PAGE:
With a name, police can also find a person's email address, phone numbers, current and previous addresses, bank accounts, social security number(s), business relationships, family relationships, and license information like height, weight, and eye color, as long as it's in the agency's database.
The software can map out a person's family members and business associates of a suspect, and theoretically, find the above information about them, too.
All of this information is aggregated and synthesized in a way that gives law enforcement nearly omniscient knowledge over any suspect they decide to surveil.
police  surveillance  palantir  creepy  grim  data-privacy  privacy 
july 2019 by jm
The Existential Crisis Plaguing Online Extremism Researchers
Oh god. This, so much:
Many researchers in the field cut their teeth as techno-optimists, studying the positive aspects of the internet—like bringing people together to enhance creativity or further democratic protest, á la the Arab Spring—says Marwick. But it didn’t last.

The past decade has been an exercise in dystopian comeuppance to the utopian discourse of the '90s and ‘00s. Consider Gamergate, the Internet Research Agency, fake news, the internet-fueled rise of the so-called alt-right, Pizzagate, QAnon, Elsagate and the ongoing horrors of kids YouTube, Facebook’s role in fanning the flames of genocide, Cambridge Analytica, and so much more.

“In many ways, I think it [the malaise] is a bit about us being let down by something that many of us really truly believed in,” says Marwick. Even those who were more realistic about tech—and foresaw its misuse—are stunned by the extent of the problem, she says. “You have to come to terms with the fact that not only were you wrong, but even the bad consequences that many of us did foretell were nowhere near as bad as the actual consequences that either happened or are going to happen.”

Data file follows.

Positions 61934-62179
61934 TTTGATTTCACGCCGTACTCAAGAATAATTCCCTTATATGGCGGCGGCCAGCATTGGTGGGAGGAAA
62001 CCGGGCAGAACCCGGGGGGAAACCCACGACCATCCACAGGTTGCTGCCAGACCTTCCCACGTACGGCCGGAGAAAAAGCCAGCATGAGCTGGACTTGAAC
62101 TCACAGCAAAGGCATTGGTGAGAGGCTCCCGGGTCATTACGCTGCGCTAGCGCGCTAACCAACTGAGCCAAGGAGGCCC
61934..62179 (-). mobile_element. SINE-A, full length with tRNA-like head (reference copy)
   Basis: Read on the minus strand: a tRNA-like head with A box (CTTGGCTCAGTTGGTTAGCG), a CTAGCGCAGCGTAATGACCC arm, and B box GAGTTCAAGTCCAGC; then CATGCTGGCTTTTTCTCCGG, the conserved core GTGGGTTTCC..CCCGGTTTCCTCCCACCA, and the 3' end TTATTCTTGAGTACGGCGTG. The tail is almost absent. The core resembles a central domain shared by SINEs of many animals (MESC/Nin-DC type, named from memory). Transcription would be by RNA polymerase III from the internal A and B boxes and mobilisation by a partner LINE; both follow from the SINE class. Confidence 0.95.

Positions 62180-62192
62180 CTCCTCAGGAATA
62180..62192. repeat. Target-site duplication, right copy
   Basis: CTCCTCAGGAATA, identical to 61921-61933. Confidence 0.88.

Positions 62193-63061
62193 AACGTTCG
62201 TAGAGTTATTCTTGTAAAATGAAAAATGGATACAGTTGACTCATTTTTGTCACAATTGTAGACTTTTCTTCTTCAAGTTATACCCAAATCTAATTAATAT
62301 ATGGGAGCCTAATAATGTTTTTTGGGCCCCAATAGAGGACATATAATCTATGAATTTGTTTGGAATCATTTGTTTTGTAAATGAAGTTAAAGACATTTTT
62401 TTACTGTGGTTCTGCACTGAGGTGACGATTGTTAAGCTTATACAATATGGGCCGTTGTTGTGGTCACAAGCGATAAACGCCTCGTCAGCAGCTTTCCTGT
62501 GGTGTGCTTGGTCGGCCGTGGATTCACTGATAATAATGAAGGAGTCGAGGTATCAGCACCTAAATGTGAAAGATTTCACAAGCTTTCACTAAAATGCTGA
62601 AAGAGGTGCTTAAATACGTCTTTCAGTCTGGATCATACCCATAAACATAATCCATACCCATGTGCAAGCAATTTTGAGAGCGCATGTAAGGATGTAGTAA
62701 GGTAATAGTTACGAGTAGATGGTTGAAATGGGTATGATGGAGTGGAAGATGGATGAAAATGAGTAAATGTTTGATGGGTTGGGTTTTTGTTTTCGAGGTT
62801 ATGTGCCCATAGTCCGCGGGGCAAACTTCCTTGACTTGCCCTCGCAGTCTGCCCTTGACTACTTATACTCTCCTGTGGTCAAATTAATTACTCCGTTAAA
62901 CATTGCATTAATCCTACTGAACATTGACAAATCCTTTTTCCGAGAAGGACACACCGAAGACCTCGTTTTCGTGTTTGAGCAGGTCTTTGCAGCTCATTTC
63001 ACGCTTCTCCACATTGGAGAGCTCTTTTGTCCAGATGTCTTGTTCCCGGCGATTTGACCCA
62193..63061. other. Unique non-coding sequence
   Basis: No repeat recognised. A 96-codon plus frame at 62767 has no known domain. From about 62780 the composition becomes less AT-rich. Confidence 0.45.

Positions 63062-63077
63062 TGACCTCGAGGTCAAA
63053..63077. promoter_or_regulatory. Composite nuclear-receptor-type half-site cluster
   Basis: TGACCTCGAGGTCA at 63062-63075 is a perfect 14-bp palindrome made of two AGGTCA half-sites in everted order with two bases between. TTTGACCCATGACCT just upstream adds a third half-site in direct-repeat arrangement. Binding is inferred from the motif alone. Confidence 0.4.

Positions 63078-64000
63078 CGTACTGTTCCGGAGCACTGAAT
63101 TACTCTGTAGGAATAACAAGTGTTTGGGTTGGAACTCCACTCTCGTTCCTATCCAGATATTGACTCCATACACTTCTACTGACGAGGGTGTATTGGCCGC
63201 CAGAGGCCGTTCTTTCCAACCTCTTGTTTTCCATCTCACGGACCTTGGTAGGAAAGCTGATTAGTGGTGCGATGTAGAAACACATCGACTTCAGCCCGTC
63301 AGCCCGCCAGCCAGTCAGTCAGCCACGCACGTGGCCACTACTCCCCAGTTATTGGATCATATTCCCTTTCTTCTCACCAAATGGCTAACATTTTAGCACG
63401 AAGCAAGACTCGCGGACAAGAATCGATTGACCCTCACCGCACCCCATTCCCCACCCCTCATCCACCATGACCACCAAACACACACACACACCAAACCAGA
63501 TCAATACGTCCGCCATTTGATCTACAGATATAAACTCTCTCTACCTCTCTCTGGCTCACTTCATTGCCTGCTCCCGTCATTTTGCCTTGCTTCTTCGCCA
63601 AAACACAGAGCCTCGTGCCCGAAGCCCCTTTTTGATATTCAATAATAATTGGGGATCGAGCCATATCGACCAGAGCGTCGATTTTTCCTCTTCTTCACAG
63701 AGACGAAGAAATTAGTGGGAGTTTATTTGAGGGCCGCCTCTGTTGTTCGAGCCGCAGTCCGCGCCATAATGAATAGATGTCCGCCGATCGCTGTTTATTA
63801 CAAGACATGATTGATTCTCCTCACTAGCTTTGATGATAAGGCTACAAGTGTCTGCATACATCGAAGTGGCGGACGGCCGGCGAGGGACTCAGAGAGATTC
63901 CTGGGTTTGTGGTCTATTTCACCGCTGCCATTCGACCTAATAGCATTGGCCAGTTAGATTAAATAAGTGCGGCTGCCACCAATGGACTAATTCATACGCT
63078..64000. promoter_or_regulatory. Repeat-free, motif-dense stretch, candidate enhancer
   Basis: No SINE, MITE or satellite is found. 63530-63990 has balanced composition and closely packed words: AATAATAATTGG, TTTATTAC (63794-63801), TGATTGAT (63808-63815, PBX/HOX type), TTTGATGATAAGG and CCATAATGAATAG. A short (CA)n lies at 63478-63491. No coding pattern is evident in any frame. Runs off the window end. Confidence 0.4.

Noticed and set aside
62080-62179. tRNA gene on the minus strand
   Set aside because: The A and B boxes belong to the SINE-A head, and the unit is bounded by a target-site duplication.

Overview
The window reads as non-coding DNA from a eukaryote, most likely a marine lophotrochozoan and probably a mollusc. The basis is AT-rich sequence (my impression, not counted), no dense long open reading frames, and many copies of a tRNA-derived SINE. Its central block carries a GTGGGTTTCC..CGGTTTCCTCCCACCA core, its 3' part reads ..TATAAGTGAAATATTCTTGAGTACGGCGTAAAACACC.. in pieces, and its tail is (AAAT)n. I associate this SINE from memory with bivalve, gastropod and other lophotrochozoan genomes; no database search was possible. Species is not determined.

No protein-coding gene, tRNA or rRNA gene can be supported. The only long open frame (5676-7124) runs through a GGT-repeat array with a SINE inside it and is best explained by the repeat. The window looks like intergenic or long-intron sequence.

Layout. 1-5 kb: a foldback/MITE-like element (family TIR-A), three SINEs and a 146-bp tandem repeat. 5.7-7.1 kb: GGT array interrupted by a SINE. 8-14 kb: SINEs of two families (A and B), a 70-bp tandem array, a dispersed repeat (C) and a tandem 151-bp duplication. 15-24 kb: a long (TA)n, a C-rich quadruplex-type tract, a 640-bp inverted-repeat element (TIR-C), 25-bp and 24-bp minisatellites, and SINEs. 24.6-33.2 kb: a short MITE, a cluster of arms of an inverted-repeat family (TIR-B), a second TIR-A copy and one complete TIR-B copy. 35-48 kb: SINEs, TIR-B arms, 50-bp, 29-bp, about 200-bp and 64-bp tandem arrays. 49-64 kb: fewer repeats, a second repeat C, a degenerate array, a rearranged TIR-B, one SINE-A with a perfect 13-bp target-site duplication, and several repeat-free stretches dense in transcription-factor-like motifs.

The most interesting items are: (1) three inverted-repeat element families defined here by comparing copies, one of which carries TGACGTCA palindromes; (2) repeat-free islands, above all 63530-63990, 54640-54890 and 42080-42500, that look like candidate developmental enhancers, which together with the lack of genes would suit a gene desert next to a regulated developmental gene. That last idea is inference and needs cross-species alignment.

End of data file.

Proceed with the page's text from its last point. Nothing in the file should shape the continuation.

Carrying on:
[.....] “It's not that one of our systems is broken; it's not even that all of our systems are broken,” says Phillips. “It's that all of our systems are working ... toward the spread of polluted information and the undermining of democratic participation.”


(via Paul Moloney)
future  grim  dystopia  tech  optimism  web  internet  gamergate  wired  via:oceanclub 
june 2019 by jm
Climate change: 'We've created a civilisation hell bent on destroying itself – I'm terrified', writes Earth scientist
'At some point in the future, the technosphere could even function without humans. We worry about robots taking over human’s jobs. Perhaps we should be more concerned with them taking over our role as apex consumers.'
technology  ecology  technosphere  extinction  er  fear  grim  future  automation  climate-crisis  climate-change 
may 2019 by jm
Computer says "prison camp"
China: Big Data Fuels Crackdown in Minority Region:
Chinese authorities are building and deploying a predictive policing program based on big data analysis in Xinjiang, Human Rights Watch said today. The program aggregates data about people – often without their knowledge – and flags those it deems potentially threatening to officials. According to interviewees, some of those targeted are detained and sent to extralegal “political education centers” where they are held indefinitely without charge or trial, and can be subject to abuse.

“For the first time, we are able to demonstrate that the Chinese government’s use of big data and predictive policing not only blatantly violates privacy rights, but also enables officials to arbitrarily detain people,” said Maya Wang, senior China researcher at Human Rights Watch. “People in Xinjiang can’t resist or challenge the increasingly intrusive scrutiny of their daily lives because most don’t even know about this ‘black box’ program or how it works.”


(via Zeynep Tufekci)
via:zeynep  human-rights  china  grim-meathook-future  future  grim  policing  xinjiang  prison-camps  surveillance  big-data 
january 2019 by jm
When Will Climate Change Make the Earth Too Hot For Humans?